Want your Business to succeed? Start with a Plan!
A business plan is much like a dinner recipe; it gives you an idea of what you’re going for and clear step-by-step directions on how to get there. Specifically, a business plan is a written description of your business goals and an outline of how you intend to achieve them. Like the meal a recipe helps you cook, a strong business plan is about achieving intended results. The trick is getting it right, like a meal that is cooked properly and seasoned to perfection.
In the early stages of business venturing, the key risk is commercial risk, which is directly related to the business idea itself; will it work?
As a business matures, execution risk becomes more prominent, this is the risk associated with the market and a business’ ability to compete. In this sense, a business plan becomes even more crucial once risks begin transitioning from commercial risks to those associated with execution.
That said, a business plan is still important at all stages of the business cycle; the difference is the nature of the question a given plan addresses. This is why a business plan must be dynamic. It should serve as an interactive tool that evolves over time to account for a company’s performance while identifying any adjustments needed to goals or marketing and operational tactics in response to changes in both internal and external business environments.
In the formation stage of the business vision/idea there are three key questions that need to be considered:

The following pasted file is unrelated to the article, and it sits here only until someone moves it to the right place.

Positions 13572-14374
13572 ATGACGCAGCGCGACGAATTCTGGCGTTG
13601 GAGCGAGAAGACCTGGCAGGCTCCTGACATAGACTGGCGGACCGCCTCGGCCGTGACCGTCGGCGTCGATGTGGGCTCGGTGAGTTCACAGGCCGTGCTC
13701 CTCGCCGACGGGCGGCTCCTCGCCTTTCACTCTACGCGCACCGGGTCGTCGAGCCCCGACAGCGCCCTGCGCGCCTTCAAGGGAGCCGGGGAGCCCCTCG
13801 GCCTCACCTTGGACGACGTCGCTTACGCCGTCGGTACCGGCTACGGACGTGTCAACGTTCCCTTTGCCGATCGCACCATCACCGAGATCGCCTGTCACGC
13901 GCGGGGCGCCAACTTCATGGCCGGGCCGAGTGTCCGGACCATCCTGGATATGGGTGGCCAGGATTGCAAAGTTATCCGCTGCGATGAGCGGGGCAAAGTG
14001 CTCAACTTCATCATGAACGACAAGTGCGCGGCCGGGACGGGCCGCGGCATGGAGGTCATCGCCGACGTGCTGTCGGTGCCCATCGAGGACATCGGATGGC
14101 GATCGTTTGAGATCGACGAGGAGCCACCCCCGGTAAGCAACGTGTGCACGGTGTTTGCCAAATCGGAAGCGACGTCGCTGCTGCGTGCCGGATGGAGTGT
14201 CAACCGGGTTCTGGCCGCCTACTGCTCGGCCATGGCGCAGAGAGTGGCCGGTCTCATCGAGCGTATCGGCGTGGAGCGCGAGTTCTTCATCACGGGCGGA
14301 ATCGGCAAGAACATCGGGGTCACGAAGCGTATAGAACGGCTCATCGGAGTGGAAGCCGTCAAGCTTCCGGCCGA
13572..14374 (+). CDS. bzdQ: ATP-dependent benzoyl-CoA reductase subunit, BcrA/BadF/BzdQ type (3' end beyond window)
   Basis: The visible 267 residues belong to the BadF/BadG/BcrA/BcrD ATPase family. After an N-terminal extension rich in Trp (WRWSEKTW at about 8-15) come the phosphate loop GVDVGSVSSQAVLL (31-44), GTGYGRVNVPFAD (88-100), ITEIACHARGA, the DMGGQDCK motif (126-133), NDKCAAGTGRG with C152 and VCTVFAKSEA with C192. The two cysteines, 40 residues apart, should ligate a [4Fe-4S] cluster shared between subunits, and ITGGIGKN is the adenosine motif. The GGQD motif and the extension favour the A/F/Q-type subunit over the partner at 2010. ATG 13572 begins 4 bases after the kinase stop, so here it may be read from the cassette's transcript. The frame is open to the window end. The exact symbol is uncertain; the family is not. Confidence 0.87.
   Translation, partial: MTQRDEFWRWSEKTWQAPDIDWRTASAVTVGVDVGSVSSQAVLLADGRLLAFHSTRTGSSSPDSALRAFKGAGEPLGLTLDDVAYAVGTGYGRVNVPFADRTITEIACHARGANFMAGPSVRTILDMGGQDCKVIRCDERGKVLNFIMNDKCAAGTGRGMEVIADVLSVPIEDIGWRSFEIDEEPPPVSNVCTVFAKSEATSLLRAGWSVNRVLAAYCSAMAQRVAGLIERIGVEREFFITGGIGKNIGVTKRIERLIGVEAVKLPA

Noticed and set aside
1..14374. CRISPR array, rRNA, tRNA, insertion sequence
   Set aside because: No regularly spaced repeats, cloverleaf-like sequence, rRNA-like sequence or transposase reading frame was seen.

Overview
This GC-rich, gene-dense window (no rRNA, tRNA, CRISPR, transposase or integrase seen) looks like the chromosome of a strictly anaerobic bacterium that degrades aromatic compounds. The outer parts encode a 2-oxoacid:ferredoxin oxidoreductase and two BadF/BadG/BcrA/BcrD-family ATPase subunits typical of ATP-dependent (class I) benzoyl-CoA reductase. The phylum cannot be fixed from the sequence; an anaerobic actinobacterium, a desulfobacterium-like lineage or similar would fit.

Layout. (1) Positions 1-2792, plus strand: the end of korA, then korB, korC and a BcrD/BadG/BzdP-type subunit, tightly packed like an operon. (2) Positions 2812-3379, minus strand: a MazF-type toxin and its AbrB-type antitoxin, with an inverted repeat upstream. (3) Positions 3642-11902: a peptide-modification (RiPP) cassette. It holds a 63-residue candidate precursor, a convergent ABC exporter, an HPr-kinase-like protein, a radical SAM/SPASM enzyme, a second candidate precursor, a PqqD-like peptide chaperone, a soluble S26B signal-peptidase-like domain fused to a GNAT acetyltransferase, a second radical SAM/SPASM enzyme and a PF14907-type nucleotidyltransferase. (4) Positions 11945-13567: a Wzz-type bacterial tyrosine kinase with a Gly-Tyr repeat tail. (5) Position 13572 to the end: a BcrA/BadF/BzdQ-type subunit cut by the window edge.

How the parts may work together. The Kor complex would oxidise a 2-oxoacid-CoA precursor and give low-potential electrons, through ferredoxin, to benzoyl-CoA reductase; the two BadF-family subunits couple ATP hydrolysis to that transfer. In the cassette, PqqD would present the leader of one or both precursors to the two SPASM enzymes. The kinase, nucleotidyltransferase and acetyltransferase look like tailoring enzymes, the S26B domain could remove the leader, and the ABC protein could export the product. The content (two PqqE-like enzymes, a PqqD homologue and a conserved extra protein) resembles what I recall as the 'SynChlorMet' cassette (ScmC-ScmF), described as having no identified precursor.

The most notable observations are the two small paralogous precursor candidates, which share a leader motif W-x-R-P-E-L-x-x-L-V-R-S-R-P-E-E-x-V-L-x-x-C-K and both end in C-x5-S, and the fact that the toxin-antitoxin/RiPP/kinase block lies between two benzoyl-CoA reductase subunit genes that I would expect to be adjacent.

Is this idea commercially feasible? This is all about testing and understanding if there is a market for the product. Will anyone buy it?
Is this idea financially viable? Here we are exploring the cost-benefit and trying to understand if there is money to be made or not.
Is this idea worth it? Finally, we combine all the information we have and decide if the financial benefit is worth the commercial risk.
As we transition from the initial idea to execution, we need to answer this question:
What do I need to do to make the most out of this idea? The key is not only understanding what the marketing and operational requirements are but how they work together.
Writing a business plan is ideal in bridging the gap between the validation and execution phases of a venture because it creates a map that can be referred to in times of uncertainty or when concrete actions need to be taken. This map also serves as a detailed overview of a business that can be used to help recruit talent and attract new customers.
For more mature businesses, a business plan also provides an opportunity for the business leadership team to reflect and assess current operations or explore opportunities further afield. By understanding where their company is in terms of the business cycle, competitors and environmental change, business owners provide themselves with a platform to assess and select the best strategic direction; whether it’s staying the course, a change of strategy or taking on an external opportunity.
The best companies review their plans regularly to ensure they are following their recipe for success. Therefore, your plan should be clear, simple and well-communicated so that you and your employees are able to keep your business on track throughout any expected or unexpected environmental business conditions.
Ultimately, a strong business plan is an invaluable resource that ensures you have a clear path to get through any situation. Best of all, it’s literally in the palm of your hand!